María Eugenia Vidal, the 42-year-old deputy mayor of the city of Buenos Aires since 2011 and Macri’s former minister of social development, defeated Aníbal Fernández, a dour apparatchik of the Kirchner regime who has served twice as Kirchner’s chief of cabinet and as justice minister and interior minister. But as long ago as 1994, charges of corruption and misappropriation of public funds dogged Fernández and, in more recent years, he has been linked to even murkier figures in the Argentine underworld, including drug traffickers. In August, Fernández only narrowly defeated Julián Domínguez, president of the Argentine Chamber of Deputies since 2011 and a former agricultural minister in the Kirchner administration.
Fernández’s personal weaknesses made him a far less popular figure than Scioli, but the loss of the province to the opposition is still a staggering embarrassment for Scioli, given that he is the outgoing governor. Vidal’s triumph shows that the province can be fertile ground for the opposition, and Macri has a credible chance of winning the vote-rich province in the runoff — if he does, it is quite unlikely that Scioli can win the presidency.
Scioli is already running hard against macrismo with the runoff in sight, accusing Macri of dishonesty. Kirchner herself was pulling on Argentine heartstrings with a well-timed visit Tuesday to the mausoleum where her late husband, Néstor Kirchner, is buried on the fifth anniversary of his death. For the past 12 years, both Kirchners worked to develop the power of the state, and both Kirchner and Scioli can be expected to deploy the full power of the government to win the runoff.
Massa as kingmaker
Both candidates are seeking the supporters of the third-placed candidate, Sergio Massa, Tigre mayor and the leader of an alternative peronista group, the Frente Renovador (FR, Renewal Front). Like Macri, Massa outperformed his result in the August primaries. In the aftermath of the 2013 midterm elections, Massa emerged as a frontrunner for the 2015 elections when the Renewal Front won a bonanza of congressional seats in Buenos Aires province. Though he served as Kirchner’s first cabinet chief, Massa broke with kirchnerismo in 2013 as the economy worsened and Kirchner’s penchant for state intervention increased. As a presidential candidate, Massa offered an alternative to kirchnerismo without necessarily a break with the leftism of the (maddeningly vague) peronista mantle. In essence, Massa promised a more business-friendly version of Kirchner’s policies. But Massa also offered an administration that would be more independent from Kirchner — in contrast to Scioli, who was forced to name Kirchner’s longtime ally and presidential attorney Carlos Zannini as his running mate, seeding doubts about Scioli’s ability to chart his own course if elected.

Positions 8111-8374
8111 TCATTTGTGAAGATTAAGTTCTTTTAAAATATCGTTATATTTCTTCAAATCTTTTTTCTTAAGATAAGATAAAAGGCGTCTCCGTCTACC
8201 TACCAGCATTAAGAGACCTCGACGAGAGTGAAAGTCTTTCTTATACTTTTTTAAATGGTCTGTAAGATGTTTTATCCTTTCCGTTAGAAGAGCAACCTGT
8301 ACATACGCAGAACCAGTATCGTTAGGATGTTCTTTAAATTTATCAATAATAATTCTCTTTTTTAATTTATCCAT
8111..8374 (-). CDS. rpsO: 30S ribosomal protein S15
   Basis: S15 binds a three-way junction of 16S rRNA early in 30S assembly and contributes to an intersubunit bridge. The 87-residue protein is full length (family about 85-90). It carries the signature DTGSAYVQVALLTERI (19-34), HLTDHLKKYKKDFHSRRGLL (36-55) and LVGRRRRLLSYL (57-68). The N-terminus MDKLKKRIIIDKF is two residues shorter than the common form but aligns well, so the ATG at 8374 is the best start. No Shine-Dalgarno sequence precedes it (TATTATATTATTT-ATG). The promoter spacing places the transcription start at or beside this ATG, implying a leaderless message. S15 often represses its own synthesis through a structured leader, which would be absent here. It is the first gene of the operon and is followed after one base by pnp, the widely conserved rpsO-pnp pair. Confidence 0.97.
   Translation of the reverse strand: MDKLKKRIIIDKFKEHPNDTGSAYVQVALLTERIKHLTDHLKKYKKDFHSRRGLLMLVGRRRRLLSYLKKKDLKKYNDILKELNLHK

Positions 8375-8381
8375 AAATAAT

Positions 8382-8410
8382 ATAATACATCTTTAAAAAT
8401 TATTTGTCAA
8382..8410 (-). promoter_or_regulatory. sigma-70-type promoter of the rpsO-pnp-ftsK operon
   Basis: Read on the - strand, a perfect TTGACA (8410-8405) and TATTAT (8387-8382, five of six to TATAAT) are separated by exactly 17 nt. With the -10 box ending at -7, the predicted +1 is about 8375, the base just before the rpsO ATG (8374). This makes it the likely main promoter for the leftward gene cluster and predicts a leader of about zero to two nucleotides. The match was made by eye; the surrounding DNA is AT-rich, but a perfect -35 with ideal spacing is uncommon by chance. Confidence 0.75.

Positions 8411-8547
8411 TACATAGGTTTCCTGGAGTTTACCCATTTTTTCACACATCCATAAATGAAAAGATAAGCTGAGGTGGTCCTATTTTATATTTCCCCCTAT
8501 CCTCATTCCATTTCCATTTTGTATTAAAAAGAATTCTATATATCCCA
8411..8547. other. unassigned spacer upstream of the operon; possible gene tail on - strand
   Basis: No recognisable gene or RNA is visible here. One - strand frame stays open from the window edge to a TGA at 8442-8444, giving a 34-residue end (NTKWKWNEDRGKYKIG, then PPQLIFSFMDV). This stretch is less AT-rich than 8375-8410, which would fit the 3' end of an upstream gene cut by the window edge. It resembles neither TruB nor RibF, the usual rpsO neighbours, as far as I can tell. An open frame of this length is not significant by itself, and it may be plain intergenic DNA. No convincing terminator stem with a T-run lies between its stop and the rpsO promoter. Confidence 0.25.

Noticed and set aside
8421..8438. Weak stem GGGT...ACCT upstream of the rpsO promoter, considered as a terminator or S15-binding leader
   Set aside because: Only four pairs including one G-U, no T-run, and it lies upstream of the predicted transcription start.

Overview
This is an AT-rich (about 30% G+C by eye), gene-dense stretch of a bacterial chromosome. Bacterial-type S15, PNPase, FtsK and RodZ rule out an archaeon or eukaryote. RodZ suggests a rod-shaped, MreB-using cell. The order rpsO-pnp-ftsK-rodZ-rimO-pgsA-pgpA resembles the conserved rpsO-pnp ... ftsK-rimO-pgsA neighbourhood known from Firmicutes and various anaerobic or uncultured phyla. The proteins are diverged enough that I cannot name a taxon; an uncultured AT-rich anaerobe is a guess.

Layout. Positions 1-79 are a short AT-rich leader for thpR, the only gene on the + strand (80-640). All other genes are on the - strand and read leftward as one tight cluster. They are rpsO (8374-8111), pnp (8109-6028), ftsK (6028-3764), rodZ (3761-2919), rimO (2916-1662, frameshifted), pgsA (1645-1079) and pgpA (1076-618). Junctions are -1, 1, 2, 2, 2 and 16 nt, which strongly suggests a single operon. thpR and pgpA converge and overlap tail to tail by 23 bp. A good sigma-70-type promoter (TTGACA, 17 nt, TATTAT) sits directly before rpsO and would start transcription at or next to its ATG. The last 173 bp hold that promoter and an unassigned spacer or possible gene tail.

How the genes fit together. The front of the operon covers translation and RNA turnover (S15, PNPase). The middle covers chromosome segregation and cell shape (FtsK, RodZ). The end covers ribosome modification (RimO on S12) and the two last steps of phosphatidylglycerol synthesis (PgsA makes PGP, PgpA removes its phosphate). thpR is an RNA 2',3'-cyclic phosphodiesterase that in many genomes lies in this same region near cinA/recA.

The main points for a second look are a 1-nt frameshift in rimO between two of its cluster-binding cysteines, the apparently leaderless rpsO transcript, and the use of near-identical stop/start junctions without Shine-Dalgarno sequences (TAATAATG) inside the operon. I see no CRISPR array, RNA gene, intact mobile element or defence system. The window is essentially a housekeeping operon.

For his part, Massa may not endorse either contender, but it seemed clear in the immediate aftermath of the first round that he was leaning more towards Macri as a more credible option for reforming Argentina’s economy.
A split Congress will moderate Argentina’s next president
No matter who wins the election, change is coming to Argentine politics. Most economists agree that the next president (whether Scioli or Macri) must introduce tough measures to arrest the country’s inflation and the widening gap between the peso‘s official rate and the ‘blue dollar’ street rate. The weakening economies of neighboring Brazil and Chile also bode ominously for the Argentine economy. After years of nationalizing everything from private pension plans to the state oil company, Kirchner’s government is running out of fresh sources of hard foreign currency reserves. That means that the next president will face mounting pressure to settle with foreign investors over the country’s default in the early 2000s so that Argentina can once again sell bonds in the international debt market.
Voters on Sunday also elected one-half of the seats in the Cámara de Diputados (Chamber of Deputies), the lower house of the Argentine Congress, and one-third of the seats in the Senado (Senate), the upper house. As many of the senatorial elections took place in rural kirchnerista strongholds, the FpV actually gained five seats in the Senate, where they will continue to hold a majority. But none of Argentina’s major parties claims a majority in the Chamber of Deputies.
If Scioli wins, he will need to appeal to either Massa’s alternative peronistas or a handful of Macri’s liberals to enact his agenda. If Macri wins, however, he will need not only Massa’s Renewal Front but at least some kirchneristas as well — a fact that should temper any fears that Macri will radically transform Argentine economic policy.
So despite outlandish claims that Argentina’s democracy was invariably descending into a Venezuela-style socialist autocracy, Sunday’s congressional elections delivered a split verdict that will reinforce democratic checks and balances.